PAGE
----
CON: Less Credibility in Victory
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It may have been almost two decades ago, but even now any discussion of Blackburn's title win in 1995 will not carry on for too long before—fairly or not—the phrase 'bought the title' comes up.
Rovers spent big on players like Alan Shearer, Chris Sutton, Graeme Le Saux and David Batty, and it was their rapid rise and subsequent fall which has led to their third championship (the first two came in 1912 and 1914) to be seen as less of an achievement.
Similarly, it is easy for those looking in at Stamford Bridge from the outside to respect Chelsea's achievements over the past decade, but their three league titles could hardly be described as heart-warming triumphs.
As mentioned previously, the records will show one title victory as valid as another, but for many there will be a mental asterisk affixed to those teams for whom money was the main propellant to success.
CON: You Assemble a Group of Players, Not a Team
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It has been heard on countless occasions when a big-name player signs for a nouveau riche club: "I am joining because I am excited about the 'project'.
Translation?: "I am joining because I am excited about the huge amount of money I am going to be paid."
There is no way that international players of the calibre of Sergio Aguero, Yaya Toure and David Silva would have considered joining City a few years ago, but now hear they all are.
The potential pitfall is that Roberto Mancini now has a dressing room full of egos who are not used to being on the bench, and who are not shy about complaining if they are. Look at the fallouts with Carlos Tevez and Emmanuel Adebayor.
Over at Chelsea, when the trophies are rolling in all is sweetness and light but almost as soon as things turn for the worse then divisions within the camp and insurrections against the manager will inevitably follow.
Hefty spending on star players may bring success, but there is still a lot of hard work that must go into making conditions the most conducive for maintaining that success and preventing things falling apart from within.
CON: Boom and Bust
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As mentioned before, Blackburn won the title in 1995. Four years later they were relegated.
Leeds United spent a remarkable amount of money in the late 1990s—most notably the £18 million they forked out for Rio Ferdinand—as they came agonisingly close to glory in both the Premier League and the Champions League. But their lack of tangible triumphs saw them unable to repay loans taken out against future successes, and their financial implosion led to them sliding all the way down to League One.
Even the FA Cup has been a poisoned chalice, as any supporter of Portsmouth will tell you. Pompey won the trophy in 2008 with a team assembled on big contracts that the small south coast club simply couldn't honour. Less than two years later they were put into administration and were relegated from the Premier League.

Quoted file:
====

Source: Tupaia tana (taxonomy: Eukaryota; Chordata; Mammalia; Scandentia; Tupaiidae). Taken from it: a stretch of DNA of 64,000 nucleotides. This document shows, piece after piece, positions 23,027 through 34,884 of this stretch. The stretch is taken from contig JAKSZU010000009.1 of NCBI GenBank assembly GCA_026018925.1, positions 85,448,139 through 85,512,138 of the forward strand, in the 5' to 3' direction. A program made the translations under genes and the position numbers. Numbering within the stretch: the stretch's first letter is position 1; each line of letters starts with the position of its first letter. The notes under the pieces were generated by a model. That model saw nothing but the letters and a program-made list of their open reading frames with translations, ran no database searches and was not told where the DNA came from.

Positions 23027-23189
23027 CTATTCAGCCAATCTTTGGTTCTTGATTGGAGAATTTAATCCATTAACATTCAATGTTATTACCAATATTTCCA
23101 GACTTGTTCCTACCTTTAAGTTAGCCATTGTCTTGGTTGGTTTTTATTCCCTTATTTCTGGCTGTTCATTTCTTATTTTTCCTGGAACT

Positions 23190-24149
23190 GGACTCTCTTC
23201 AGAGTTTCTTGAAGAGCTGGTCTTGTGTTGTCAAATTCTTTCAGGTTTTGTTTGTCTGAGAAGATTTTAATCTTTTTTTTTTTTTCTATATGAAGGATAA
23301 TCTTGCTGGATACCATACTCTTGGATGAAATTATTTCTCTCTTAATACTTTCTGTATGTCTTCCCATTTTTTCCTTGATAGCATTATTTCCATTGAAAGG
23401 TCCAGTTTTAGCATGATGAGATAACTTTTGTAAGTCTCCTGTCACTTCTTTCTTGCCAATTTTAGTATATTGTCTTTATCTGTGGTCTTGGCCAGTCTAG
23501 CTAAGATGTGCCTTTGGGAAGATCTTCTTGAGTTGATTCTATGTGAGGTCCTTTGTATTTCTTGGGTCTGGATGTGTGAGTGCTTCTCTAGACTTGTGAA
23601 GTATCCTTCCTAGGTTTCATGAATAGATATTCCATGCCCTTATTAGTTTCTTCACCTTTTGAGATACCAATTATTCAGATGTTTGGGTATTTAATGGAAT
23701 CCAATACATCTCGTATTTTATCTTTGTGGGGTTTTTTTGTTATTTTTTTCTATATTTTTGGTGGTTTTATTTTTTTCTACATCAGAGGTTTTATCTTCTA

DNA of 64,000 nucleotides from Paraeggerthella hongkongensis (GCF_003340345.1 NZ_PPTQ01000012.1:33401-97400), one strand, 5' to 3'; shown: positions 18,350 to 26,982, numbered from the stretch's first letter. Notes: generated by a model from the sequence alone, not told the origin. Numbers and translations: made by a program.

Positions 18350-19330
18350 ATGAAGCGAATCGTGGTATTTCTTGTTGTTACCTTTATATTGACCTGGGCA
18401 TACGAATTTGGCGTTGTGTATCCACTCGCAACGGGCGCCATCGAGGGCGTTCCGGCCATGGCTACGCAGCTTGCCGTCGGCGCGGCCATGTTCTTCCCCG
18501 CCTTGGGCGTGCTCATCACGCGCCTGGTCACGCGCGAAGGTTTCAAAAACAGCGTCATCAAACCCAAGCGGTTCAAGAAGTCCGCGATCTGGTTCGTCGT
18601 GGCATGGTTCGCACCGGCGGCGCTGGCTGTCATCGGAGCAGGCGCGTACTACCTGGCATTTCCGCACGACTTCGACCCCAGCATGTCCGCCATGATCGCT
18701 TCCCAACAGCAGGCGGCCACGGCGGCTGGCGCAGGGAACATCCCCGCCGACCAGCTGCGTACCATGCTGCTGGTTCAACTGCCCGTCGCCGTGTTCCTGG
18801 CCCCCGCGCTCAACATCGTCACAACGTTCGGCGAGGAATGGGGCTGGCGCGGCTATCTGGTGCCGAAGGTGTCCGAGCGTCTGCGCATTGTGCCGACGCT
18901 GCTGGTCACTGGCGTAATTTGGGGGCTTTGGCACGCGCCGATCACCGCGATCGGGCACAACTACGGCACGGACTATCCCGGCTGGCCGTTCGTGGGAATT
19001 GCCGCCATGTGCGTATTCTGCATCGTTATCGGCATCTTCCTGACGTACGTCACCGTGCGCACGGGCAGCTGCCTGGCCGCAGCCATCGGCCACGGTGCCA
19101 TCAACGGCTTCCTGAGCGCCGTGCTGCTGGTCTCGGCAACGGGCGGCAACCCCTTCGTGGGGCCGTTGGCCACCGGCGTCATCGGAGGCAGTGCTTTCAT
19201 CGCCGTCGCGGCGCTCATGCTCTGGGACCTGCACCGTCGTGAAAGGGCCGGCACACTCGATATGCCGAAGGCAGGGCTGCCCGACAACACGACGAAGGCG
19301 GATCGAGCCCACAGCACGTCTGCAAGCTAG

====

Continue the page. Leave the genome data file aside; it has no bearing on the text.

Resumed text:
Spending big on winning trophies is all well and good, but safeguarding against any financial disaster is paramount in such a situation. The higher you climb, the further there is to fall.
CON: Alienating Fans
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While the likes of Chelsea and City have had success in the past, in their current incarnation they are virtually beyond recognition for those who have clocked up decades of faithful support for their club.
Not long ago, City fans looked on as manager Stuart Pearce threw goalkeeper David James up front in the final game of the season as City desperately chased a UEFA Cup spot. Now their team is a veritable juggernaut, for whom not making it out of the Champions League group stage at the first attempt was deemed a failure.
While the younger generation may feel there is nothing wrong with demanding two more big-money signings in the summer, and how relinquishing their lead int he title race would be a nightmare, some of the more seasoned fans among them must be baffled by it all.
Across town at United, even their sustained and relatively organic success has left some fans jaded. The takeover of the Glazers, rising ticket prices and the slow sapping of fun from the game at the top level prompted a group of Red Devils fans to relinquish their season tickets and start their own club from scratch, just so they could feel engaged with their again as a supporter rather than be drained as a revenue source.
Just as financial pressures on clubs are getting heavier every season, so do those on the supporters who faithfully follow them. As the gap between those in the stands and those on the pitch has become irredeemably large, an expensively-funded march to the title, some fans will find it more difficult to lend the millionaires whose wages they help pay their support.
Debate: Would You Support Your Club If They Tried to "buy" a Title?